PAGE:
GRAND RAPIDS, Mich. — As Facebook friends populated cyberspace with photos depicting them at advanced ages, a host of cybersecurity experts were meeting in Grand Rapids on Wednesday.
Known as a Purple Event, the gathering included a live-hacking demonstration designed to help cybersecurity specialists hone their skills. Some of those attending offered advice about how much we share about ourselves on digital platforms.
"It’s about using sound judgment. If it’s something you wouldn’t tell your friends, or you wouldn’t say in public, you probably should not post online," said Abraham Jones, a member of the consortium sponsoring the event. "Because a lot of times you don’t know who else is re-posting that or who has visibility to it."
With the rise in popularity of the FaceApp and other social trends that ask for pictures and personal information, or track your location, Jones advises a cautious approach.
"I understand that theses things that are just fun to do, and activities that you want to engage in, but you always have to understand what is that data going to be used for. How is that data going to be used, and what could that data tell somebody," Jones said.
The FaceApp asks for permission to use photos from users, and transforms their photos to make them seem younger or older. Most apps have terms of service you must agree to before using the app, and Jones said the details can be frightening, if you actually take the time to read them.
"Contracts are something that most of us just click and just say yeah, OK. Those are ULA’s [User Licensing Agreements] for people to own this data. And what you’re doing is saying hey, you have access to my data and you can do whatever you want with it. And they might outline what they’re actually going to do, but you didn’t actually read it. You just said OK and signed it. I know you could find yourself in a problem if your data is up somewhere that you don’t know," Jones said.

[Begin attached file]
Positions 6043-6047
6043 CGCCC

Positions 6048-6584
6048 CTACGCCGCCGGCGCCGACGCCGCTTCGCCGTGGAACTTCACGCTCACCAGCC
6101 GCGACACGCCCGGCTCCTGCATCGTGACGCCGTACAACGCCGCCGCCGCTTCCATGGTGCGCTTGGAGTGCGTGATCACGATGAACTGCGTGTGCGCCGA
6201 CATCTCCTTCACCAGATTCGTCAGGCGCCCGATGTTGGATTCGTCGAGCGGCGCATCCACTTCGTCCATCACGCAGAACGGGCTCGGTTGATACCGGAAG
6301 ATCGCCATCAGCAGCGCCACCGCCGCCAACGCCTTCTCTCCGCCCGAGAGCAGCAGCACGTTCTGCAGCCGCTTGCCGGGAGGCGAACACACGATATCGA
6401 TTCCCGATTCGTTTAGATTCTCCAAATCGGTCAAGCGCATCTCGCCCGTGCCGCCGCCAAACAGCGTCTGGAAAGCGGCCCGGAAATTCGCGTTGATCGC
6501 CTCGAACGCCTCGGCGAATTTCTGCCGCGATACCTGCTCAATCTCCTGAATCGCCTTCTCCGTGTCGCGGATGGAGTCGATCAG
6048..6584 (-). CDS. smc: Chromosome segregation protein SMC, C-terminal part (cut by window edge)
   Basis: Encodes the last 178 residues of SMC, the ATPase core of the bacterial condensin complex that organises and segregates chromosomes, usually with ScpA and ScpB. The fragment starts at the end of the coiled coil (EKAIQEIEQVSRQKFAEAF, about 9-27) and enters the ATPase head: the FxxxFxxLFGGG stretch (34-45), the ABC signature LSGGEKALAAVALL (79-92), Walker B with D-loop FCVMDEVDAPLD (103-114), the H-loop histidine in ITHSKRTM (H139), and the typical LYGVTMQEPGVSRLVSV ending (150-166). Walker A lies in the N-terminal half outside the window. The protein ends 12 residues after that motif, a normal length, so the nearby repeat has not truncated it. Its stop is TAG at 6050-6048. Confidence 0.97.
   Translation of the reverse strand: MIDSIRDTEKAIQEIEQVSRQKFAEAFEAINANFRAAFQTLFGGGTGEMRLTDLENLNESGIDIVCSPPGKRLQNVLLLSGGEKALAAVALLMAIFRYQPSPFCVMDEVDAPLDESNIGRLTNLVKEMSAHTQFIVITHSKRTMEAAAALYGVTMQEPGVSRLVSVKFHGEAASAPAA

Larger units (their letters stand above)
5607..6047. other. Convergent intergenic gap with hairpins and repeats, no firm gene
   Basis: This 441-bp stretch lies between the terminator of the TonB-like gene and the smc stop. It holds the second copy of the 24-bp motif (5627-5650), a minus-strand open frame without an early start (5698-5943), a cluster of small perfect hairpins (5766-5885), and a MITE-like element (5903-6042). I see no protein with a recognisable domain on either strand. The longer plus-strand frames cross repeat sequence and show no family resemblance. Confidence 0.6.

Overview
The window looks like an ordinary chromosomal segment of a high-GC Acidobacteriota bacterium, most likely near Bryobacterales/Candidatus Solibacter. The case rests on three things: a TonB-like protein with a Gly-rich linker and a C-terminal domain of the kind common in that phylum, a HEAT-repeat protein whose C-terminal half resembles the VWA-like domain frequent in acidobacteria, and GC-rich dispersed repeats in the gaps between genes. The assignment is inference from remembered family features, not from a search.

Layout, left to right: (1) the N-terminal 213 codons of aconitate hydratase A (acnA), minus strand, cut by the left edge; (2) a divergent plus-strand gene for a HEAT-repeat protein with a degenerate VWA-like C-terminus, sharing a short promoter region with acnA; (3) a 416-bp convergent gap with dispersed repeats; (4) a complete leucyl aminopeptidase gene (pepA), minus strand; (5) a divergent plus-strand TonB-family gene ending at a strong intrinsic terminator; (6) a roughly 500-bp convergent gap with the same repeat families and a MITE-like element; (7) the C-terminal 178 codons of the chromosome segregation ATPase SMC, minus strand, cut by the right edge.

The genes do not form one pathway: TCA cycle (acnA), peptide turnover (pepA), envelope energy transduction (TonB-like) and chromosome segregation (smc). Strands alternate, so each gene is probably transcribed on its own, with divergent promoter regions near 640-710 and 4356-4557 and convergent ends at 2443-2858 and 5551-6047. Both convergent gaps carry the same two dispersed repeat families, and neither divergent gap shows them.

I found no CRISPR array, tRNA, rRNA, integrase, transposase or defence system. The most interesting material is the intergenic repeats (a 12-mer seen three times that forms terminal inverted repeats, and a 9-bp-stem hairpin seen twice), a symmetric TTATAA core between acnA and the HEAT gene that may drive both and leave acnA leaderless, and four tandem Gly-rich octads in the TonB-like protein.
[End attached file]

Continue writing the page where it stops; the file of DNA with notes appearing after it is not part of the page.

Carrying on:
You could pop up on a commercial or a billboard somewhere, and have no control over how your image is used. Jones said if your picture is used in a successful ad, because you agreed to their terms of service, you might never see a dime for the use of your image transmitted to millions of people worldwide.
Other problems arise when trendy online quizzes and nickname generators make their way through social media sites, and ask for information that's commonly used as security questions for important accounts such as your online banking system or email address.
"Think about the backup security questions to get in to your online bank account, They ask what street did you grow up on, or what was your dogs name, that’s the kind of questions that they are trying to get from you and now they have information about you. If you’re just posting that online, I can see who you are, I can see what you like, I know your children’s names, I know your dog's name. I can start putting those into the guessing generators, to try and break your password. And now I can get into your accounts. That’s typically how it happens," Jones said.
Held at the Cyber Hub at the West Michigan Center for Arts & Technology in Grand Rapids, the event was open to the public and organized by the West Michigan Cyber Security Consortium. Participants included some of the region's top cybersecurity professionals. The center tries to educate, identify and recruit cyber professionals and create an environment for them to learn and grow. They also have classes and events for people with less experience who want to learn more about cybersecurity.
“This is a rare opportunity for cybersecurity professionals to engage and learn from each other in a neutral location,” Jones said in a written announcement prior to the event. “We are fortunate that we now have Michigan’s only neutral cyber hub, the Cyber Hub at WMCAT, right here in our community to house our event. With the sector being highly competitive, it allows us to gather in one place to watch the ‘best of the best’ practice and compete in their field – many of whom are on the front lines of defending our state from cyberattacks.”
Consortium members said the cybersecurity sector is growing, and Michigan is ranked third in the nation for growth potential, behind California and Texas. Currently, there are more than 6,800 job openings according to CyberSeek, a workforce and career resource agency.